Then we talked about some of the different types of pollution, including air pollution, light pollution, littering, noise pollution, soil contamination, and water pollution. The pollution that repeatedly came up in our conversations seemed to be the one most avoidable and easy to address—plastic pollution. Because of affordability and durability, plastic production has risen dramatically. Today, 380 million tons of plastic are produced worldwide each year, 75% of which ends up in landfills, waterways, oceans and in the bellies of harmless wildlife.

As newly informed environmental protagonists, our Junior Youth began to discuss ways they wanted to reduce their use of plastic, and how they were going to accompany their friends and family to do the same. Below are a list of a few examples the Junior Youth came up with:

  • Stop using straws
  • Use reusable grocery bags and containers when shopping or dining out
  • Buy products and food in biodegradable packaging
  • Purchase fresh foods (frozen/packaged food usually comes in plastic containers)
  • Make your own cleaning products with natural ingredients

As protagonists we took it one step further by learning how to make something that could be used in place of soft plastic, which seemed to be the most problematic. Because of Baha’u’llah’s injunction to care for others before ourselves, we wanted to make sure that our friends and family could benefit as well. So in the lead-up to April 22—Earth Day—we created sustainable wax food storage wraps to give and sell to our friends, family, teachers, classmates and community members.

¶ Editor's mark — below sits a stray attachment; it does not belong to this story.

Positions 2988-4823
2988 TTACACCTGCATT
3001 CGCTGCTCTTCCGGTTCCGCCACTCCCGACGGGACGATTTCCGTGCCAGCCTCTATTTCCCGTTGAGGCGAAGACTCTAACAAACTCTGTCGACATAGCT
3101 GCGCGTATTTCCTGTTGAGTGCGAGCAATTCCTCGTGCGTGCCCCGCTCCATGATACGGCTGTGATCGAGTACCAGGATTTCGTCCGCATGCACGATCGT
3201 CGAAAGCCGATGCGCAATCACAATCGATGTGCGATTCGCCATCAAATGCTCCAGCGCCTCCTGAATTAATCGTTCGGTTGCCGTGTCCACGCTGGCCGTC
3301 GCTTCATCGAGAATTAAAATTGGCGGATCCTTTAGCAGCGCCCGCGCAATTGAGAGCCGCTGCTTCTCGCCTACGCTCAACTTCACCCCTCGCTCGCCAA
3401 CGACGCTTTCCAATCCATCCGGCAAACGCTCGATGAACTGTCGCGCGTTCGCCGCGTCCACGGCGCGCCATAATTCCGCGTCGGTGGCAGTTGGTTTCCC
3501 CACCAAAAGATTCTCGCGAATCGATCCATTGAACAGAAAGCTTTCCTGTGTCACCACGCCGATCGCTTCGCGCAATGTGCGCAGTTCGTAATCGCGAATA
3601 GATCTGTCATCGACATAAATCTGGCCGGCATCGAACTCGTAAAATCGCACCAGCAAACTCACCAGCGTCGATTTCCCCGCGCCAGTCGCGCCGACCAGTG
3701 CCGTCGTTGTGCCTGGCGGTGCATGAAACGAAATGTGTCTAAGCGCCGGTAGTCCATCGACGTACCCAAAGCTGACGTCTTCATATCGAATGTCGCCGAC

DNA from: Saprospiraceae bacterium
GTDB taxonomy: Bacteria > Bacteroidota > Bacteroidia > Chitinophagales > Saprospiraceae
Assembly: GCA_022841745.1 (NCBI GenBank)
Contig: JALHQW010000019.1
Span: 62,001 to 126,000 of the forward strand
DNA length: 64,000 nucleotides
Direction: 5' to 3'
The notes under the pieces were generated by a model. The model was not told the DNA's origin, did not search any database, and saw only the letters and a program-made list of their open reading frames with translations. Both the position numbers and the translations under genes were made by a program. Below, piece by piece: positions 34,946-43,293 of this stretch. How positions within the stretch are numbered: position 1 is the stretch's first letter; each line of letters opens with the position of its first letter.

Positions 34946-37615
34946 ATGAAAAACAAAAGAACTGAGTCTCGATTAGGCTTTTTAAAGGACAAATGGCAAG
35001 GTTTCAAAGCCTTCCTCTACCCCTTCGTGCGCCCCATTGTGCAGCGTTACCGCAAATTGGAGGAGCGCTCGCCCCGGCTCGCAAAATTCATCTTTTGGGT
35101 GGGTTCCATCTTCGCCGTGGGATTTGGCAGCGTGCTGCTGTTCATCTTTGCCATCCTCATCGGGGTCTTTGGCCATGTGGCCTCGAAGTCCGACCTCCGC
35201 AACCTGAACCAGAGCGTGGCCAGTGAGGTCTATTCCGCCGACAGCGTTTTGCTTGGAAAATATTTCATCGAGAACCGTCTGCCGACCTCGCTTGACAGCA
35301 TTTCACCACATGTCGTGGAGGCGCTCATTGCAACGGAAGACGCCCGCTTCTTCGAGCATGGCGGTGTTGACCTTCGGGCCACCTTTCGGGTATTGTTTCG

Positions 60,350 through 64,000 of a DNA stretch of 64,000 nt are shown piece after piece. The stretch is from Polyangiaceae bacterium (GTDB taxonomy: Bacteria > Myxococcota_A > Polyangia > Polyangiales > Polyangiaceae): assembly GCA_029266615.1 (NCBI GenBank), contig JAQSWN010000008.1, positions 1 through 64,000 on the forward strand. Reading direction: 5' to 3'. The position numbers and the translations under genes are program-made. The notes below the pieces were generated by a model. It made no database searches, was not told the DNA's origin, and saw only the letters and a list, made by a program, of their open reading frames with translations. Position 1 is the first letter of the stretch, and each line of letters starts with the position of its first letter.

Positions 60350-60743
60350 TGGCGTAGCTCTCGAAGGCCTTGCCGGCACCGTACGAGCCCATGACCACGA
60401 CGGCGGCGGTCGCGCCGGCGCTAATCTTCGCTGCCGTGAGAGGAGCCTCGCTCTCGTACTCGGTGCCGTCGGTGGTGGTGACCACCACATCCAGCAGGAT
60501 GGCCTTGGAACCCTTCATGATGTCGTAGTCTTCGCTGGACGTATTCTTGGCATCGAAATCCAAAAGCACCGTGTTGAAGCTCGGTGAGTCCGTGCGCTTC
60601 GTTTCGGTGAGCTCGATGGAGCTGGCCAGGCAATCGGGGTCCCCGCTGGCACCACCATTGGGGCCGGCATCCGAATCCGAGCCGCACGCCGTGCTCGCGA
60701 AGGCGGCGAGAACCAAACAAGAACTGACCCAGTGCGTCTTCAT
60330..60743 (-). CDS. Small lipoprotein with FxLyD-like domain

The Junior Youth in our group have been confirmed throughout this process, because they know they are striving to contribute to a more just and sustainable world. Proceeds from the sale of the wax food wraps will go to attending Junior Youth Camps where they can learn more about becoming protagonists for change, and to fund future projects such as these to support the health of our community and environment.

The wraps are made of 100% cotton fabric and organic beeswax. They can be used in place of soft plastics like freezer bags and plastic wrap, and can be used up to 75 times. Because they’re made of 100% organic materials they are safe to use on food and can be composted back into the Earth. We watched the helpful video below to learn how to make them, and we encourage you to do the same!

Today—Monday, April 22—the world celebrates Earth Day! In this annual worldwide event, people around the world demonstrate their support for environmental protection. So what will you or your Junior Youth group be doing today, and every day, to contribute to environmental protection and conservation?

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  • Linda Rowe-regelean
    Apr 24, 2019
    SO important, Ms. Shadi!